The recent predicament of people looking to remortgage is weather to go for a fixed rate deal or a Tracker rate mortgage. I always advise my clients to go with what they most feel comfortable. Even though tracker rates are the lowest they have been for some time clients have to feel secure with this choice. A fixed rate deal may offer that security. We at Mortgage Tree assess our clientâ€™s attitude to risk before we make our recommendation.
I have taken an article from â€˜This is Moneyâ€™ written by Richard Lambert who offers some advice.
‘The appeal of a five-year fix to both buyers and remortgagers is the longer term security it gives and that there is no need to remortgage in a short period of time, when rates are likely to be higher.
Homeowners should check that deals they are looking at are portable, and can therefore go with them if they move home.
The five-year fixed rate offers are going up against lifetime tracker rates at 2.5% – fee free lifetime trackers are being offered at 2.75% to 3.3%. The pay rate on these will rise when the base rate does.
The bigger margin on fixed rates means that borrowers willing to take a gamble on rates rising slowly are being tempted by tracker rate mortgages.
Those happy to take a punt on rates rising slowly can save money over time by opting for a tracker, but they need to be comfortable with the risk of higher payments and factor in a decent safety margin when working out future mortgage costs.’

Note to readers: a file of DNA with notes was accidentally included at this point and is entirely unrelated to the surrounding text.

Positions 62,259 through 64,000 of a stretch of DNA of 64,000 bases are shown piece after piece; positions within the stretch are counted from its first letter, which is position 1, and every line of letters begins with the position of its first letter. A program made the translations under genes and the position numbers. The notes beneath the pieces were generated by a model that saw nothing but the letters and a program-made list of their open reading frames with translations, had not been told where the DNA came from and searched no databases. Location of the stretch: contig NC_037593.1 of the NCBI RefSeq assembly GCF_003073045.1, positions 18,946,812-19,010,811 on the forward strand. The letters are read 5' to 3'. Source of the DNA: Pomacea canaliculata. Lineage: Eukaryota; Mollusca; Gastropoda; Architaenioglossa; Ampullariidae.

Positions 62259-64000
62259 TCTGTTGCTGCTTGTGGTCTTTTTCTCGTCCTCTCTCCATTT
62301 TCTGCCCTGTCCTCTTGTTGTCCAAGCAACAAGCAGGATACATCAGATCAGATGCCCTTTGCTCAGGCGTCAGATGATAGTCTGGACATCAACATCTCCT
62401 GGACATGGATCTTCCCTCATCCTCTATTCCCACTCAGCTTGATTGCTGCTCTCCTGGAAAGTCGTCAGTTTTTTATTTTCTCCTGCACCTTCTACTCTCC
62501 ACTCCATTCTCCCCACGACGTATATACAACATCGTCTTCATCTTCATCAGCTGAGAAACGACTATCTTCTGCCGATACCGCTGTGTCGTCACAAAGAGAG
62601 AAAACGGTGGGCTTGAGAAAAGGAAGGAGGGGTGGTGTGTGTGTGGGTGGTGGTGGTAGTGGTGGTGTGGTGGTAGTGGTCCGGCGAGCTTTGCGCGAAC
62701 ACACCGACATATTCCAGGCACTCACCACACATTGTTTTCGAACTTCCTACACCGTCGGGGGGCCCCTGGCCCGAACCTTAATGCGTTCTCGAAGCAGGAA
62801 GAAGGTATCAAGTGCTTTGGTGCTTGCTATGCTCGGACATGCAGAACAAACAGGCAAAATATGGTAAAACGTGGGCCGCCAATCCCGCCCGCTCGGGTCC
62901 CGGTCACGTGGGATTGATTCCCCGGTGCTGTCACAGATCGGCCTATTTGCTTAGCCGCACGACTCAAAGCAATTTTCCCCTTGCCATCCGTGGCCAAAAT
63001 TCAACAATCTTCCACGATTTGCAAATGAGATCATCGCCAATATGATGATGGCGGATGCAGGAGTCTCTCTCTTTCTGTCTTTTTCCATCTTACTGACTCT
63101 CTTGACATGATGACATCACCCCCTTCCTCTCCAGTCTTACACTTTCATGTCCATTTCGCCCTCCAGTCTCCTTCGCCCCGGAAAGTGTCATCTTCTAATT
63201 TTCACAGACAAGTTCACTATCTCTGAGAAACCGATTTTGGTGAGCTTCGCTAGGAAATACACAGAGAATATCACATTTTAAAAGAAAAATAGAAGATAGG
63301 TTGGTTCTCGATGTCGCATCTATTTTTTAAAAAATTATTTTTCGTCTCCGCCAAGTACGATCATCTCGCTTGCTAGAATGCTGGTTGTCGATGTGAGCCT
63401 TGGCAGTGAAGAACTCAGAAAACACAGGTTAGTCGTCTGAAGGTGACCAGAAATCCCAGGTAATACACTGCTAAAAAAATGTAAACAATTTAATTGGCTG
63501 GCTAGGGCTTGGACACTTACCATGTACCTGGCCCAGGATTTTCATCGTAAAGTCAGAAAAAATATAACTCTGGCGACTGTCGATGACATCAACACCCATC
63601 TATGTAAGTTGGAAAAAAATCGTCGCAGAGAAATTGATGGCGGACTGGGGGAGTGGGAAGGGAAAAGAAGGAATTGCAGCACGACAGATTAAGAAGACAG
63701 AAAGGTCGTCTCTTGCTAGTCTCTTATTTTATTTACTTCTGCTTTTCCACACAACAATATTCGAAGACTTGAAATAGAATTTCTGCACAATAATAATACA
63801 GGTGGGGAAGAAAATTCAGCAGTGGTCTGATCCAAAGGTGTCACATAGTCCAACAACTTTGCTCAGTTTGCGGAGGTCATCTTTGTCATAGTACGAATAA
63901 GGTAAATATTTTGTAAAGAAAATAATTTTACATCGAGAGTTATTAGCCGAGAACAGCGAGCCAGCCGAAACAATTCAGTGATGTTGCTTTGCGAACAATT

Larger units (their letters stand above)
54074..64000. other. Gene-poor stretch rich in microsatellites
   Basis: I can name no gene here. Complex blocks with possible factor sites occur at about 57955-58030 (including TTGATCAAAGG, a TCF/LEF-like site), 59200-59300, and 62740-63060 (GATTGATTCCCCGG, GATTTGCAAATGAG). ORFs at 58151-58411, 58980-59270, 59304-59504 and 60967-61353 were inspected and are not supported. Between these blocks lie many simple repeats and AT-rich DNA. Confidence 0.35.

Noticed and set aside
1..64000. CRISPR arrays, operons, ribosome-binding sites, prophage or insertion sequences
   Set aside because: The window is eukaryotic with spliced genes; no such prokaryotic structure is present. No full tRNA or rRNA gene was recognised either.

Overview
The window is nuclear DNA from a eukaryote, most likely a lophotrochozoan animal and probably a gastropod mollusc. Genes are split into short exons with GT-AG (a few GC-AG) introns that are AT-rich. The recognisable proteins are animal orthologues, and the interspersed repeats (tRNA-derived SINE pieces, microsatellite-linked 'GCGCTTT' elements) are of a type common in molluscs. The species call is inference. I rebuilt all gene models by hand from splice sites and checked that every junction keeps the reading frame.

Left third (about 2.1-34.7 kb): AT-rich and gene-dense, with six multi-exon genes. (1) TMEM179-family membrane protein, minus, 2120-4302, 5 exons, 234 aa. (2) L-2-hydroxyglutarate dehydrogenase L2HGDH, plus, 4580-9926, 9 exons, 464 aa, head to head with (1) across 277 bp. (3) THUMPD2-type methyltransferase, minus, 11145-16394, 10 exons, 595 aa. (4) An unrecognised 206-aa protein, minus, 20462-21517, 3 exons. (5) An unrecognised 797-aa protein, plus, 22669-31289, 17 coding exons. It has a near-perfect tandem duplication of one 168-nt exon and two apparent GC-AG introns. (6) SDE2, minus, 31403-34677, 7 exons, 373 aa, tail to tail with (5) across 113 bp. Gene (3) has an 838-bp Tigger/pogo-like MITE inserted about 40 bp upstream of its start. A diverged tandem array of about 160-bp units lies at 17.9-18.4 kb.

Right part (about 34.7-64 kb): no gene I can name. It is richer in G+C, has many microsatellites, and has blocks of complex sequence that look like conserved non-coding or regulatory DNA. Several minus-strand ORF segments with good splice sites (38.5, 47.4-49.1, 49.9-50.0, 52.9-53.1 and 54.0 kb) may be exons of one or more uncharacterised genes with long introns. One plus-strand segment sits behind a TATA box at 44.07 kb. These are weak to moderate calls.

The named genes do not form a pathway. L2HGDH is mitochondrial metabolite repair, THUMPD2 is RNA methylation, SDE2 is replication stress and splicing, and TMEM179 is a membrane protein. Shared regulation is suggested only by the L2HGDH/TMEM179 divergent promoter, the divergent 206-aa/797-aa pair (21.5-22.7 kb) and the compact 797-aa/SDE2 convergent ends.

Best fixed rates
A handful of improved fixed rate mortgages are tempting those who’d rather opt for safety first. Best five-year fixes are below 3.5%, best two-year fixes are below 3%.
The best rates require big fees, but in most instances, fee-free or low-fee options are available and that highlights how vital it is for borrowers to work out if a big fee-low rate mortgage is worth it for them.
Typically, the bigger your mortgage the more worthwhile it is paying a large fee, although watch out for those that are a percentage of your loan.
When to fix?
The problem for borrowers is that they don’t know when mortgage rates will hit the bottom. Those who stalled on last autumn’s offers, got caught out when rates shot up in the New Year.
Even with recent falls, lenders have some room to lower rates further, as margins are high and they are trying to ration mortgages due to their own lack of funding.
There is no guarantee that they will do so though and many are likely to use chunky margins to rebuild balance sheets rather than push rates down further.
Borrowers need to be aware that in these repeated financial crisis days there is something else factored in to mortgage rates: risk.
Lenders are boosting rates to cover their fear of bad debts and the financial authorities’ demands that they cover themselves adequately. That fear factor will remain for years to come, so don’t expect a return to the easy credit days before 2007.â€™
Mortgage Tree can guide you through these tough decisions; give us a call on 07773064911 for free no obligation advice.